A roadside bomb exploded in the central Iraqi town of Khaldiya Tuesday, killing three American soldiers and at least one Iraqi civilian and injuring several other people. In Baghdad, U.S. soldiers discovered a car rigged with explosives near one of the entrances to the U.S. coalition headquarters.
The roadside bomb in Khaldiya detonated next to passing U.S. military vehicles. The incident took place early Tuesday afternoon local time.
Khaldiya is located in the volatile region referred to as the Sunni Triangle. It was once the heartland of Saddam Hussein's power base and is now at the center of attacks against coalition forces and Iraqis who cooperate with them.
Brigadier General Mark Kimmitt told reporters in Baghdad that despite such attacks, the overall number of incidents continues to decline. "The number of attacks has consistently gone down since mid-November, that is not sadly stopping the number of casualties," he said.
Several hours after the Khaldiya attack, bomb demolition experts were sent in to defuse a car bomb in central Baghdad. The explosives were found near one of the gates of the heavily guarded coalition headquarters.
The gate is close to the offices of the Iraqi Governing Council and not far from a convention center where the U.S.-led coalition holds routine media briefings.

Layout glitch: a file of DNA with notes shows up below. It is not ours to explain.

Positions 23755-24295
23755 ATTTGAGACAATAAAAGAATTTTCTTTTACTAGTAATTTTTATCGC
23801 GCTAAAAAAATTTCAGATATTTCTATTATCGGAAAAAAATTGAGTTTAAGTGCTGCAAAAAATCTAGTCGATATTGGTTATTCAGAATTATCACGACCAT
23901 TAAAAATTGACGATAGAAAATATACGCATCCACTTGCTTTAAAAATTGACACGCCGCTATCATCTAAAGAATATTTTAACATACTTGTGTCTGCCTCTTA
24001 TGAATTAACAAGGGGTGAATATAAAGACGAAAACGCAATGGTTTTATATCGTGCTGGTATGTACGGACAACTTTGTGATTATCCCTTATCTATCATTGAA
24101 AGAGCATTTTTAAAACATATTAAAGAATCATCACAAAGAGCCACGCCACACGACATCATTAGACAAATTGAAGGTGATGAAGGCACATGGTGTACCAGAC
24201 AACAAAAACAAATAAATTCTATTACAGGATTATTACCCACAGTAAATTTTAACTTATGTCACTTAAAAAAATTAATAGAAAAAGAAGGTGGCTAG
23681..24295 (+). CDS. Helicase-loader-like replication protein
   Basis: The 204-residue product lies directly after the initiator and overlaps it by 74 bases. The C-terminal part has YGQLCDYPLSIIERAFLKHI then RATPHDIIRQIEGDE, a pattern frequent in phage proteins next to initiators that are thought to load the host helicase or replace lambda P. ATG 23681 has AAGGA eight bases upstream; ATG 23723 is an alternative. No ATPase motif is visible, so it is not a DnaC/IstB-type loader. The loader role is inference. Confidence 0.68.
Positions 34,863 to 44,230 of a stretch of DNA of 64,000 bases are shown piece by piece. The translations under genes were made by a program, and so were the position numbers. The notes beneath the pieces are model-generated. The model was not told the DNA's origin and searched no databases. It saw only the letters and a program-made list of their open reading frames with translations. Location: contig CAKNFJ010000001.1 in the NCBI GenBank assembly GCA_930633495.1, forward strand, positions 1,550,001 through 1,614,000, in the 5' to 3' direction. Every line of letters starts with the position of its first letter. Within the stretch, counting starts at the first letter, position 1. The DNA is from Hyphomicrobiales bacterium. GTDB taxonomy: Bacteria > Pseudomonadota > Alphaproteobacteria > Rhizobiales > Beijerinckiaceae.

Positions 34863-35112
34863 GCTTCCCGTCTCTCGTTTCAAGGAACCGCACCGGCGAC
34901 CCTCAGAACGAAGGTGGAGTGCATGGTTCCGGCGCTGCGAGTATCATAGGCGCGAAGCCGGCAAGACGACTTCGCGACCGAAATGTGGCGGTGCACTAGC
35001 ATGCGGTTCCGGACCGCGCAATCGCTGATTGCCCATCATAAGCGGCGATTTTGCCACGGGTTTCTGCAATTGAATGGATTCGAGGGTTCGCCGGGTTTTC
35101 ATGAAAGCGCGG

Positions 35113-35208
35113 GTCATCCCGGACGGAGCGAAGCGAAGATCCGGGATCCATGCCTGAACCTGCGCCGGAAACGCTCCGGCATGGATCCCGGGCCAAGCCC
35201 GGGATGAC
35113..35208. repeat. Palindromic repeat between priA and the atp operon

Also Tuesday, two local employees of the Cable News Network (CNN) were killed. A driver and a producer were shot dead when gunmen opened fire on their convoy as it was returning to Baghdad from a reporting trip south of the capital.
At a news conference in Baghdad, Coalition spokesman, Dan Senor, welcomed the decision by U.N. Secretary-General Koffi Annan to possibly send a team to Iraq to assess the viability of early direct elections.
"The important point is for us to do everything we can to give the General Secretary the confidence that he needs that we are minimizing risk and maximizing the security of the electoral team that he will possibly deploy here," he said. "And, we have made it clear to him that we will make every effort."
The United Nations pulled its international staff out of Iraq following last August's bombing of the U.N. headquarters in Baghdad. A small U.N. security team has come to Iraq to assess the situation and see if it's safe to send U.N. staff back.